83rd Annual Meeting of the American Thyroid Association:
Radiologist- vs Clinician-performed Ultrasound in Differentiated Thyroid Cancer
Ultrasound (US) is commonly utilized to diagnose and evaluate differentiated thyroid cancer (DTC). US can detect non-palpable pathology and metastasis to lymph nodes. Furthermore, its use is important in surgical planning and post-operative disease management.
Some patients are referred to a radiologist who performs US (R-US), interprets the results, and prepares the report. However, Kevin Parrack, MD and his colleagues from the Cleveland Clinic Foundation at Cleveland, OH wanted to know if "reliance on radiology reports alone can lead to an inadequate operation."1
The study involved a retrospective review of patients who underwent modified radical neck dissections (MRND) between 2000 and 2013 through the Cleveland Clinic Foundation's referral center. All the patients received clinician-performed US (C-US) prior to surgery. The data was compared to "pre-referral imaging studies" to determine how many patients could have undergone an incorrect surgical procedure because lateral neck pathology was not found.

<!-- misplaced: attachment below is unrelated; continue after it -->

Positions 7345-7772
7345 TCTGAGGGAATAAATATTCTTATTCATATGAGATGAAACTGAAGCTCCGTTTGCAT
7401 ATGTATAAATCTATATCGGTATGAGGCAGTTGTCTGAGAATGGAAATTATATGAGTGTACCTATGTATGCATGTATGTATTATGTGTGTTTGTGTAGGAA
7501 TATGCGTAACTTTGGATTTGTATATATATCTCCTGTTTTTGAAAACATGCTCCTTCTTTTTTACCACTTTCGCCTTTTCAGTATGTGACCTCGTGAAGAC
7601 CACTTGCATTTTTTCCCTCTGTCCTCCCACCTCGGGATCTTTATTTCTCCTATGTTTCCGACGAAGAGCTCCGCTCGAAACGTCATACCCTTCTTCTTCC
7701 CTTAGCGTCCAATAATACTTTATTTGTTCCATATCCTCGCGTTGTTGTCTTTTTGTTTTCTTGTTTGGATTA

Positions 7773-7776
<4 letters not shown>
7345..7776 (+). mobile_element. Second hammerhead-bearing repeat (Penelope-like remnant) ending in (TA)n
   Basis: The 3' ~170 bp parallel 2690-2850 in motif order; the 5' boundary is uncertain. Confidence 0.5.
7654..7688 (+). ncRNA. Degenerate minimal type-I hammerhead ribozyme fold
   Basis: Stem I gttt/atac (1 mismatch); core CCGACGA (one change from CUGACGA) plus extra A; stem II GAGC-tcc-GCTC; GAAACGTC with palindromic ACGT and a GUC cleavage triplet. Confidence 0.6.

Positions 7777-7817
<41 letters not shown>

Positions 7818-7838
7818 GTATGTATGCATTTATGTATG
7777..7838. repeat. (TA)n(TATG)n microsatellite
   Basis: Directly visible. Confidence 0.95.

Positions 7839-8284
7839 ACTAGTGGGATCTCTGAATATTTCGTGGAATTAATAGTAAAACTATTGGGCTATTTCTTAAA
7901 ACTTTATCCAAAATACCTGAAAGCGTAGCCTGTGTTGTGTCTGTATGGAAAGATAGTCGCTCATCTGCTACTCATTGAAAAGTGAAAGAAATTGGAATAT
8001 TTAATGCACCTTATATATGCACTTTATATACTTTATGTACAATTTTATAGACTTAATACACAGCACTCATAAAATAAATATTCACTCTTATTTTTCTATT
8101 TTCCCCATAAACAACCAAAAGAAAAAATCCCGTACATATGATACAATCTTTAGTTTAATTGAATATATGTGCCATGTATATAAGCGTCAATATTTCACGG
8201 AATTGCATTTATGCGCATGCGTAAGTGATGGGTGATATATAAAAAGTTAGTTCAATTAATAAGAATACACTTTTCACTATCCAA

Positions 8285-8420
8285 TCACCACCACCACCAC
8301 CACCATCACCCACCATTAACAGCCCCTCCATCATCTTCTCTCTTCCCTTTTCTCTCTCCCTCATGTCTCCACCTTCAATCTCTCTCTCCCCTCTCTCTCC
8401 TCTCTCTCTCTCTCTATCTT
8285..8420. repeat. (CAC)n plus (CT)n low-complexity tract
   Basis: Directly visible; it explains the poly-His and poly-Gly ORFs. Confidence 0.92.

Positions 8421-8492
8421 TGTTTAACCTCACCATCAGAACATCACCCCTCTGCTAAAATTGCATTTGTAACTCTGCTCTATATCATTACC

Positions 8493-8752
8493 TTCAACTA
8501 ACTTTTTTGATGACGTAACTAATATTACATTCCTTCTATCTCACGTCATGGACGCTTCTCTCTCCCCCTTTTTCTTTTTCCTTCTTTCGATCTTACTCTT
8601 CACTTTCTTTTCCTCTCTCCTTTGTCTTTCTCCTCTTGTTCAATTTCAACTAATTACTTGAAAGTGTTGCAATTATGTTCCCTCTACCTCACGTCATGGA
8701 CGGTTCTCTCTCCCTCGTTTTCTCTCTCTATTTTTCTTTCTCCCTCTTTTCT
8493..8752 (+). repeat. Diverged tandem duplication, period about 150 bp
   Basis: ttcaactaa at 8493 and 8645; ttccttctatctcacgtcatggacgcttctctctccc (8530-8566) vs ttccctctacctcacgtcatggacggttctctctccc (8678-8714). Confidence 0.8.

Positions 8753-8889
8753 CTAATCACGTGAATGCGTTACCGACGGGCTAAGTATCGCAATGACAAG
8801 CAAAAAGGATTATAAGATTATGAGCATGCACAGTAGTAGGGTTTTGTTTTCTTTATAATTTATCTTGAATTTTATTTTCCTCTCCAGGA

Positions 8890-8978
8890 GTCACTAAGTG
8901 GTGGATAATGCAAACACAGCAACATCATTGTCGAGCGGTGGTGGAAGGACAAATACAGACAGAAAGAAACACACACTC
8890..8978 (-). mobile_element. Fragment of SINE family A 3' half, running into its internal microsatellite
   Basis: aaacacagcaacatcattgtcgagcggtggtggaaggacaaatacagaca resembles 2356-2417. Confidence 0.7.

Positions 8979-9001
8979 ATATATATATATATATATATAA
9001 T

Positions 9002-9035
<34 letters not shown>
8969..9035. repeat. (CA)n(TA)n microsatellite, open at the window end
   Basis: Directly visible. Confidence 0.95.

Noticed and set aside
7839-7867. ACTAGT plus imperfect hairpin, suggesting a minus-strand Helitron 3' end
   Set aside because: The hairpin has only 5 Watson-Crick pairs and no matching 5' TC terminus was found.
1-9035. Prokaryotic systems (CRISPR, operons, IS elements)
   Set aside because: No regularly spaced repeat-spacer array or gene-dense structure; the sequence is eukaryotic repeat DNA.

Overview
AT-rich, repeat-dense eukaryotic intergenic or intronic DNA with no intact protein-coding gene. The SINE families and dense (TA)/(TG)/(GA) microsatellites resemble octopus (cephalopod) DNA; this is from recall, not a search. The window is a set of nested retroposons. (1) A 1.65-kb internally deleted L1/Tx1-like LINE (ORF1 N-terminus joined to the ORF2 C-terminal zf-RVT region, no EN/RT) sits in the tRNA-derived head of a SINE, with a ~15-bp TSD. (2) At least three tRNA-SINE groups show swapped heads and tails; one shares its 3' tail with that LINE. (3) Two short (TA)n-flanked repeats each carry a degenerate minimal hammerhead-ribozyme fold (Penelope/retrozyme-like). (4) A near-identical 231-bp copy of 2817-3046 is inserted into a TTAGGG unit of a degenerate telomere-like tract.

Of the 137 patients who underwent MRND for DTC, 94 (69%) received pre-referral imaging of the neck, such as ultrasound, computed tomography, and magnetic resonance imaging. Forty-three (43) patients received pre-referral C-US.
- 29 patients (31%) received C-US, which detected non-palpable pathologic lateral lymph nodes confirmed by cytology.
- 55 patients (59%) received R-US, and in 19 (35%) C-US detected non-palpable cancerous lymph nodes.
In one-third of the cases, C-US (eg, surgeon performed) detected non-palpable pathologic lymph nodes missed by previous studies.
"Ultrasound prior to thyroidectomy is an important tool for planning surgery, in that it can delineate local extent of tumor and likely nodal metastases better than physical exam and alternative imaging modalities."2
—Julie Ann Sosa, MD
Doctor Sosa is the Program Committee Co-Chair; Professor of Surgery and Medicine, Chief, Section of Endocrine Surgery; Director Health Services Research, Department of Surgery at Duke University School of Medicine in Durham, NC.